By Dianne Sundstrom
In recent years, the proliferation of online short-term rental platforms, such as Airbnb, have increased access to vacation or short-term rentals (STRs) – furnished lodging that is made available on a daily, weekly, or monthly basis. STRs had been illegal in the City of Long Beach, but Long Beach recently passed an ordinance that creates a permitted process to legalize such operations.
STR properties generally fall into one of two categories: 1) hosted/owner-occupied STR – where the person hosting the STR is on-premises; 2) un-hosted STR – where the person hosting the STR is not on the premises (also referred to as non-primary residence, or non-resident owned STR).
The City of Long Beach spent several years developing regulations pertaining to STRs. The procedure for drafting the ordinance involved multiple steps including an online survey of residents and public outreach meetings. After multiple revisions and postponements, the city council voted to adopt an STR ordinance on June 23, 2020.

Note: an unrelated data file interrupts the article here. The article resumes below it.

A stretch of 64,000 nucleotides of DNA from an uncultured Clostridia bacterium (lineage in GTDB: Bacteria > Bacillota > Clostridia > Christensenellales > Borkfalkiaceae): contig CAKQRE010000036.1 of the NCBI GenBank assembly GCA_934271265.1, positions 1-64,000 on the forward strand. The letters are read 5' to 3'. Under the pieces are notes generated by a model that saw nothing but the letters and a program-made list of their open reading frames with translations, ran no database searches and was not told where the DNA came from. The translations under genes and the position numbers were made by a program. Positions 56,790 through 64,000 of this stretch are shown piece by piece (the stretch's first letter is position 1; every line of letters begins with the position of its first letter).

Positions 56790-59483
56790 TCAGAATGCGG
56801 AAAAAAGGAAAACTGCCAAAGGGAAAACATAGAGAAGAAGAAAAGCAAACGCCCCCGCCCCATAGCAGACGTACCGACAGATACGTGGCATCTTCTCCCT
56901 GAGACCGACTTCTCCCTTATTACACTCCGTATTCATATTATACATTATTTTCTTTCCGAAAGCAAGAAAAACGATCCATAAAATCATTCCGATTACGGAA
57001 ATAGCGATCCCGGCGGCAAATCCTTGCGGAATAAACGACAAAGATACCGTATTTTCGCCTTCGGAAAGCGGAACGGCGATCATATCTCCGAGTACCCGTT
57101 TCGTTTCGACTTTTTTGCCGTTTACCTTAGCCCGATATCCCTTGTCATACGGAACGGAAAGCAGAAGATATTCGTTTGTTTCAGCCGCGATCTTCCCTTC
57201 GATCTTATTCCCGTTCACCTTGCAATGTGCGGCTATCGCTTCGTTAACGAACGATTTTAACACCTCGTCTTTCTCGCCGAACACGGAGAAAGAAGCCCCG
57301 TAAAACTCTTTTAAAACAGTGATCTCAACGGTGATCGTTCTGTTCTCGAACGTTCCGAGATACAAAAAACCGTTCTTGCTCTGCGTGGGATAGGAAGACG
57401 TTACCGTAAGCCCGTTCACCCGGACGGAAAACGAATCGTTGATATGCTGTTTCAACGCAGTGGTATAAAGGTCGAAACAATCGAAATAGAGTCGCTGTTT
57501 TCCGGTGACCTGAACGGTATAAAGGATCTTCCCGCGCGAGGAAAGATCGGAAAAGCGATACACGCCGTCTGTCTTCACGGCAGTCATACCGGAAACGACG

The ordinance the City approved prohibits all un-hosted STRs in the city for a period of at least six months. They will not be authorized until the City staff presents a report to the City Council to reconsider amending the ordinance to permit the operation of un-hosted STRs. Residents will have an opportunity for comment/input at that time.
Basic regulations of the ordinance:
Transient occupancy tax applies (same as hotels).
A local 24-hour contact is required to respond to nuisance complaints within one hour.
Occupancy is limited to two guests per bedroom plus two (maximum 10 guests).
Large-scale events such as commercial parties, weddings, fundraisers, and conferences, are permitted, up to six (6) times per year. However, an STR occasional event permit must be issued.
STRs are prohibited in dormitories, deed-restricted affordable housing units, accessory dwelling units, or any not legally permitted dwelling unit (ex: a vehicle parked on the property, shed, garage, boat or tent).
An STR operator may not operate more than one (1) unit within the City.
No external signage is permitted.
The existing City Noise Ordinance applies.
Enforcement will be funded through permitting fees and transient occupancy tax. Successful enforcement is dependent upon the cooperation of hosting platforms.